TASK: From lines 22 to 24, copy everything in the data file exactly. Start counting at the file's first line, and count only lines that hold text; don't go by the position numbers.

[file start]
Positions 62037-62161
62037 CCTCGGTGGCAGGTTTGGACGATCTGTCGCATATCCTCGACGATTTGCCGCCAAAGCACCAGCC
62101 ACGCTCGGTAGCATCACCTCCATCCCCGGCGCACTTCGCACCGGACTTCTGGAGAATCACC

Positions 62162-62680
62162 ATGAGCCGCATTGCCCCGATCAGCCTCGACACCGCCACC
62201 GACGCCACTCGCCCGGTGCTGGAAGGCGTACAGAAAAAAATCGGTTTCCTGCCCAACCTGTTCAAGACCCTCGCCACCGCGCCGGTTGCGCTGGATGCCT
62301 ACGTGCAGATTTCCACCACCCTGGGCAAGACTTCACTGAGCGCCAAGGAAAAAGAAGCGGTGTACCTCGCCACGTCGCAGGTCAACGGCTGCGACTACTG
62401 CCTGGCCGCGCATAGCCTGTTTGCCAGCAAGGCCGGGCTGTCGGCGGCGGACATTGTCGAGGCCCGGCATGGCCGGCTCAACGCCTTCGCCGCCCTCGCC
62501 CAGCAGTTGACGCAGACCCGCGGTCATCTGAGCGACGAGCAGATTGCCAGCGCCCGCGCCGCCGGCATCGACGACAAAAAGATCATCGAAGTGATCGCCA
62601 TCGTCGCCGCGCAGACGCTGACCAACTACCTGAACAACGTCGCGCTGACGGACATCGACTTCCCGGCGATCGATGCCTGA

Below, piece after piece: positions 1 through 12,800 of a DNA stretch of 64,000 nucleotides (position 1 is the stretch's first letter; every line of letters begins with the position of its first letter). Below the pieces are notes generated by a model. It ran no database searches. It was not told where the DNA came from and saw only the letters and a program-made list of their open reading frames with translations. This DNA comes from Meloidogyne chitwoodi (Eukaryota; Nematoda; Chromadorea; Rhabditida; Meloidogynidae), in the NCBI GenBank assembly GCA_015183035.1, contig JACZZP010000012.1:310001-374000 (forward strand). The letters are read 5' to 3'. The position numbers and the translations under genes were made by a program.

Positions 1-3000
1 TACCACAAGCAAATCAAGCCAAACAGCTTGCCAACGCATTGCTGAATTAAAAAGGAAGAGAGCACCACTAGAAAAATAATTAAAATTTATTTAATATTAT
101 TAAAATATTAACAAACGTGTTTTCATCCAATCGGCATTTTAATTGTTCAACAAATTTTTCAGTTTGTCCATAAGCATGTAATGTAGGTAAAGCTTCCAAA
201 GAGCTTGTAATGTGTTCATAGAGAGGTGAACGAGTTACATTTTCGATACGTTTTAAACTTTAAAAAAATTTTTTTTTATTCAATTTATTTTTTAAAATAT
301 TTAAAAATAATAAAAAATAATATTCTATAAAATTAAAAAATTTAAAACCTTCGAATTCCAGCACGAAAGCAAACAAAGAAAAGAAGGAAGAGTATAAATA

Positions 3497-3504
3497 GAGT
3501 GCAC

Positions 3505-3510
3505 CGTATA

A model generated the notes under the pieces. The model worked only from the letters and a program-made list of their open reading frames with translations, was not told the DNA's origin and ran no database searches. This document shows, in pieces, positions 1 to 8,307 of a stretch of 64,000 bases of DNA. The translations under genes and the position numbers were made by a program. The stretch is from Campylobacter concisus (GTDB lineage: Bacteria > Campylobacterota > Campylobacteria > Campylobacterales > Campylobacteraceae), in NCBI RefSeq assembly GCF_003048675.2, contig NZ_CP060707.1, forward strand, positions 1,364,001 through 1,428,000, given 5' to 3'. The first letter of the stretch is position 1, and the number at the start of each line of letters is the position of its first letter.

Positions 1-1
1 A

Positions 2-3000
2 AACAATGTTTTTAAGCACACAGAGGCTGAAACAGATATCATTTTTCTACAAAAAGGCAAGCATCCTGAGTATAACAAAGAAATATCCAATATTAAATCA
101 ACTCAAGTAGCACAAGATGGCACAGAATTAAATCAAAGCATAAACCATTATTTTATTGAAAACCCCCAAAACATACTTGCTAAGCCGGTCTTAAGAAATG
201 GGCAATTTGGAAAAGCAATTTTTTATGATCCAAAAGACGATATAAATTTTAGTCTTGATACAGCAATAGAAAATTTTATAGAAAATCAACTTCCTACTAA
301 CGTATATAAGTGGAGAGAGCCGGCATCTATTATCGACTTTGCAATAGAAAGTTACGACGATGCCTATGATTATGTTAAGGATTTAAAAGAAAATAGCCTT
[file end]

A model generated the notes under the pieces. The model worked only from the letters and a program-made list of their open reading frames with translations, was not told the DNA's origin and ran no database searches. This document shows, in pieces, positions 1 to 8,307 of a stretch of 64,000 bases of DNA. The translations under genes and the position numbers were made by a program. The stretch is from Campylobacter concisus (GTDB lineage: Bacteria > Campylobacterota > Campylobacteria > Campylobacterales > Campylobacteraceae), in NCBI RefSeq assembly GCF_003048675.2, contig NZ_CP060707.1, forward strand, positions 1,364,001 through 1,428,000, given 5' to 3'. The first letter of the stretch is position 1, and the number at the start of each line of letters is the position of its first letter.

Positions 1-1
1 A